In passing, note the non sequiturs at the heart of the argument: Yahweh behaves inscrutably and apparently in contradictory fashions, so he must be both good and evil and yet be unconscious of that. Yet unconsciousness does not follow from morally divergent actions, nor is a verdict of moral ambivalence necessary when dealing with the actions of God from a mere human perspective. God might be completely evil, and Jung is in fact happy to accuse Him of this – the plea of unconsciousness is invalid given that he flagrantly violates three of his own commandments (22) – so the question remains as to why he spends so much time trying to categorise Yahweh as unconscious (as opposed to man, who is conscious and thus superior in the Jungian framework) and amoral.

Further, Jung accuses God of being psychologically dependent on human praise and human consciousness (16), which is flatly denied by the Bible, and relates this dependence to a deeper metaphysical question. The character thus revealed fits a person who can only convince himself that he exists through his relation to an object. Such dependence on the object is absolute when the subject is totally lacking in self-reflection and therefore has no insight into himself (14). However, it is far from clear that any subject can exist without a relation to an object. Jung’s whole psychol-analytic system can only be constructed in a analyst-patient duality (not to mention all the rest of the real stuff of life, universe and everything that must already exist for the analyst-subject to relate at all). He appears to rely on a simplistic pseudo-Cartesian understanding of reality, which is totally inadequate. Human beings are already-in-relationship: Jung’s uses “dependence” as a slur, when in fact it is the very ground of consciousness and possibly of matter itself, since all matter is created by the only being for whom it might be possible to subjectify without an object. And yet even this may be an unecessary step. Our God is a glorious Trinity – he is not a speck, a mere subject. He is already-in-relationship, too. A robust trinitarian theology can doubly dispense with Jung’s accusations here.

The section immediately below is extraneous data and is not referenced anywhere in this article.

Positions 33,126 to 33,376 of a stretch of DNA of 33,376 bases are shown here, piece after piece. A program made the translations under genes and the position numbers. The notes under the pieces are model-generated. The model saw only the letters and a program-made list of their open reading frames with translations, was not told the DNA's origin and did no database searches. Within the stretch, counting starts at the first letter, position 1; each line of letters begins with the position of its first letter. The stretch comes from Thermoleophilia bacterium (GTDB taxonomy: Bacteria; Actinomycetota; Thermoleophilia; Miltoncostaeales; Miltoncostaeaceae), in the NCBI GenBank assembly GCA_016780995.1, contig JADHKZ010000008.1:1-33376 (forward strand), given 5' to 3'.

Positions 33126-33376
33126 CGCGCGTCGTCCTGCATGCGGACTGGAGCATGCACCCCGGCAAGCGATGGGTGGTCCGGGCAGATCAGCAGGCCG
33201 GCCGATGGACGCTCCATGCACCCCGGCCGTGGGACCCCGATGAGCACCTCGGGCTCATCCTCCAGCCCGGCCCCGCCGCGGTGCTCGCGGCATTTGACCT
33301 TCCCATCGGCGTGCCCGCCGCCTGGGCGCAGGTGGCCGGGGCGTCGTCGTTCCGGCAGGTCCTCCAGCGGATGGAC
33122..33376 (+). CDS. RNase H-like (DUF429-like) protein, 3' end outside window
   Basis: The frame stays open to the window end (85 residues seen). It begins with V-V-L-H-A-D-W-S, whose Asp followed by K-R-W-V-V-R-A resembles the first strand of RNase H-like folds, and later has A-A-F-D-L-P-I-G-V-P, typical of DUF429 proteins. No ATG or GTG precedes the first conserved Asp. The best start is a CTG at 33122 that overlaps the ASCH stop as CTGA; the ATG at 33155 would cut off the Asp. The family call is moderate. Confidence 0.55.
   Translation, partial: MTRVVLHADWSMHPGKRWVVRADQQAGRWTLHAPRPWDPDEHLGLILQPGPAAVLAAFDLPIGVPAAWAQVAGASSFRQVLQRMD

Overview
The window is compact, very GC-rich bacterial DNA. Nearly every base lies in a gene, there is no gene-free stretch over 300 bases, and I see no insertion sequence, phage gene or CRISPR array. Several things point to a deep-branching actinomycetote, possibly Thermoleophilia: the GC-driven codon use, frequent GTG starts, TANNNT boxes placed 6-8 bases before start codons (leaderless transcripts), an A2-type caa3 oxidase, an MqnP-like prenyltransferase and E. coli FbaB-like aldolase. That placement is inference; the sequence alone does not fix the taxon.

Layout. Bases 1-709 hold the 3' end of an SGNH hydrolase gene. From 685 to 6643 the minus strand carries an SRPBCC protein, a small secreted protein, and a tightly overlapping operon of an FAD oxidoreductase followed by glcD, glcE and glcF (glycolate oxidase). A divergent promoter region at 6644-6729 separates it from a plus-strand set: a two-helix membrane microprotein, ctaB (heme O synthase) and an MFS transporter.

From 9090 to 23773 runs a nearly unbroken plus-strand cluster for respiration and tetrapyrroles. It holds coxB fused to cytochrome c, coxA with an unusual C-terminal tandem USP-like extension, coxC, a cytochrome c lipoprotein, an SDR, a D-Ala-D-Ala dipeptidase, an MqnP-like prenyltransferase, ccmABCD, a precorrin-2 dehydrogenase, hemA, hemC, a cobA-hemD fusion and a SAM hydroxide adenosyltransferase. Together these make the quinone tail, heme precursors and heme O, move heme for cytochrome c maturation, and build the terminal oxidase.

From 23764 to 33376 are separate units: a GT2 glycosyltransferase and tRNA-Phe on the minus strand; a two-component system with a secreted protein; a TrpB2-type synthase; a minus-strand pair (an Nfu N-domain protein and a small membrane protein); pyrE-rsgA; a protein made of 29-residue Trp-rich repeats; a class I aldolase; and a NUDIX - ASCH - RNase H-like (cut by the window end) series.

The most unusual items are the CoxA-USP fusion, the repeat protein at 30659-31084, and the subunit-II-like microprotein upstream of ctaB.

And finally (for now) the motor for Jung’s Answer to Job is the Biblical narrative of this man’s suffering at the hands of Yahweh and Satan. This raises many questions for faithful believers as well as for sceptics, and I am not suggesting that they can be brushed aside. Several excellent books treat these questions – see, from an evangelical perspective, the recent works of Christopher Ash and Don Carson, and there are many other reflections from across the Christian tradition. Yet Jung brushes aside one of the major ‘orthodox’ explanations, that Yahweh did all this in order to exalt Job, simply because the text does not record that Yahweh ever told Job that this was His reason (24). I regard this possibility as improbable, he says, because it would only have been fair and equitable to Job to explain all this to him. Leaving aside the exemplary shape of the narrative and the possibility that those words were exchanged off-screen, why is Jung so happy to accuse Yahweh of all manner of evil, and yet not be willing to see Him as unfair and inequitable on this point of communication!?